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Of Free Trade Agreements, Corporate Power and Suing Countries for Protecting Biodiversity

Last month, Mongabay ran a story about how IFC, the private-sector lending arm of the World Bank, was forced to divest its stake from Canadian mining giant Eco Oro’s goldmine in Colombia, in view of the mine’s potential threat to newly-protected moorland ecosystem. The seemingly positive news had a disturbing side – Eco Oro is suing the Columbian government for ‘limiting the company’s future prospects’ by according protection to moorlands, in an apparent violation of the Colombia’s obligations under the Canada-Colombia Free Trade Agreement. Colombia recently passed a law that prohibits mining in moorlands, an important watershed providing water to a million people.  Three other mining companies (one American and two Canadian) have also sued the Colombian government for a total of $16.5 billion in compensation claims based on clauses in various free trade agreements as mining titles granted to these companies fall in newly-created protected areas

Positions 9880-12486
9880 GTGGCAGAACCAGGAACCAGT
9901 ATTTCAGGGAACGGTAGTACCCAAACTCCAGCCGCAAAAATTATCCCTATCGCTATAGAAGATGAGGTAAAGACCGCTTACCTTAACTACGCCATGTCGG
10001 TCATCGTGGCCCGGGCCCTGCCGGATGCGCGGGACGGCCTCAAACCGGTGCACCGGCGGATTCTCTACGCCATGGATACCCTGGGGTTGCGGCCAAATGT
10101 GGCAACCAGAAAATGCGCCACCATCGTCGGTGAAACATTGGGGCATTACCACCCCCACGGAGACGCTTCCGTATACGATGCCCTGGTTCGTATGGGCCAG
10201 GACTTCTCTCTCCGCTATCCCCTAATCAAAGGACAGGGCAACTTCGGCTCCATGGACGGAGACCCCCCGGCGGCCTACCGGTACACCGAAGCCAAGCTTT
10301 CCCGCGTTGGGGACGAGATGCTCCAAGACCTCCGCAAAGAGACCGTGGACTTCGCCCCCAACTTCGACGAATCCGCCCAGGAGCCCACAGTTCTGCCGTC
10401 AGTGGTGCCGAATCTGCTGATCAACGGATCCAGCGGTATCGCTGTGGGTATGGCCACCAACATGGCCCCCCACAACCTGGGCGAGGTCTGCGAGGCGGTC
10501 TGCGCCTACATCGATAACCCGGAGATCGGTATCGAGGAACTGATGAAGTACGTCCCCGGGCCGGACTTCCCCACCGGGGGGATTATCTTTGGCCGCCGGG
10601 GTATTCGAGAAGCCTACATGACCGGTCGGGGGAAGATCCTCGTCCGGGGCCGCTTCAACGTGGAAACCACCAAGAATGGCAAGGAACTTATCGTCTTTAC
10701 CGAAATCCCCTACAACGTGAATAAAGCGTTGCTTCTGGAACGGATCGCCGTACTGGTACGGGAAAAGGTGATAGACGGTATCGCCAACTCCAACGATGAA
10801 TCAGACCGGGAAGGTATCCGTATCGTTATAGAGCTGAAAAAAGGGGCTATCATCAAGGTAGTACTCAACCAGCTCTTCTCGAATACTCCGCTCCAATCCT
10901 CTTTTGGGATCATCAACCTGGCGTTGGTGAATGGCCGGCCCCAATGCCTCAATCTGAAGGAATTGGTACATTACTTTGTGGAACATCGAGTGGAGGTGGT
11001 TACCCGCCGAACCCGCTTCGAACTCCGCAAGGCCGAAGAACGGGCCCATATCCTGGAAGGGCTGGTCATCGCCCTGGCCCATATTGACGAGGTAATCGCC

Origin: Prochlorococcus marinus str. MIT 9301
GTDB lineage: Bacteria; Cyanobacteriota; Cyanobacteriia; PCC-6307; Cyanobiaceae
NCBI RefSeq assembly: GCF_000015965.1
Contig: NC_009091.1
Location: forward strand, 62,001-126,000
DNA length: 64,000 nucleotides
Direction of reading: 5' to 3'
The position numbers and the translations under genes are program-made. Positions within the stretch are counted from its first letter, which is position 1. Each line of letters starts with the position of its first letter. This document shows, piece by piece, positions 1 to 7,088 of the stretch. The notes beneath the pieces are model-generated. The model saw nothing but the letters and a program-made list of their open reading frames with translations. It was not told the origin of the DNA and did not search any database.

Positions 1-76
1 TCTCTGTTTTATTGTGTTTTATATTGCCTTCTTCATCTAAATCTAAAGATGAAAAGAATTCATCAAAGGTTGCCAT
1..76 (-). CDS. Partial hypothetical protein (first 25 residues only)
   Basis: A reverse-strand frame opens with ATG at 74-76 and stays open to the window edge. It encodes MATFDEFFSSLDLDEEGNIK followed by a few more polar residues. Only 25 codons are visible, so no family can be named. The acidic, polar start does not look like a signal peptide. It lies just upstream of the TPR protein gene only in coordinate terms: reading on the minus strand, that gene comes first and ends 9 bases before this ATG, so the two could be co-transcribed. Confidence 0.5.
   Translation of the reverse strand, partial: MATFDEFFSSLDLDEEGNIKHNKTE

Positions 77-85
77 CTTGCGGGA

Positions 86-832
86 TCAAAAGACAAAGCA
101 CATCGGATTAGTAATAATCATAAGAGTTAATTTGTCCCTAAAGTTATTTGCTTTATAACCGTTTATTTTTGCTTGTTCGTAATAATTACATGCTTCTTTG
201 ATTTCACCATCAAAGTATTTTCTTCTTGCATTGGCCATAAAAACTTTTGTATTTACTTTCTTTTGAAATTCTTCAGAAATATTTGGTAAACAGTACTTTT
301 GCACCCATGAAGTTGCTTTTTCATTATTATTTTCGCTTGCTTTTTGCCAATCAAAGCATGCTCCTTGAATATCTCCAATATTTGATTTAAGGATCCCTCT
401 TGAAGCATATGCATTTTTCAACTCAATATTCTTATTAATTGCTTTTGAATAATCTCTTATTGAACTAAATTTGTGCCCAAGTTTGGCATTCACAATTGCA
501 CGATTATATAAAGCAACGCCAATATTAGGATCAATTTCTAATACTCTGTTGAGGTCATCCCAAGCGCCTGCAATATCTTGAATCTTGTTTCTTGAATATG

It is well known that the globalization of trade in commodities (agricultural, mineral as well as energy) has taken habitat conversion driven biodiversity loss to an entirely new level, by ratcheting up demand, creating mass markets and driving down prices. What is not so well known, though, is the impact Free Trade Agreements can have on biodiversity. A Free Trade Agreement entails cooperation between two or more countries to reduce trade barriers e.g. import quotas and tariffs, with a view to boost trade.  However, free trade agreements have been criticized for granting inordinate amounts of power to corporations vis-à-vis national governments. The investor-state dispute settlement (ISDS) provisions contained in several bilateral trade agreements and certain multi-lateral trade agreements (such as NAFTA, CETA, the proposed TPP and TTIP) allow corporations to sue governments over policy decisions that may affect their profits. Examples abound of countries being sued for passing laws to protect their biodiversity. What is even more troubling is that the liability created under ISDS continues even if a country decides to pull out of the free trade agreement.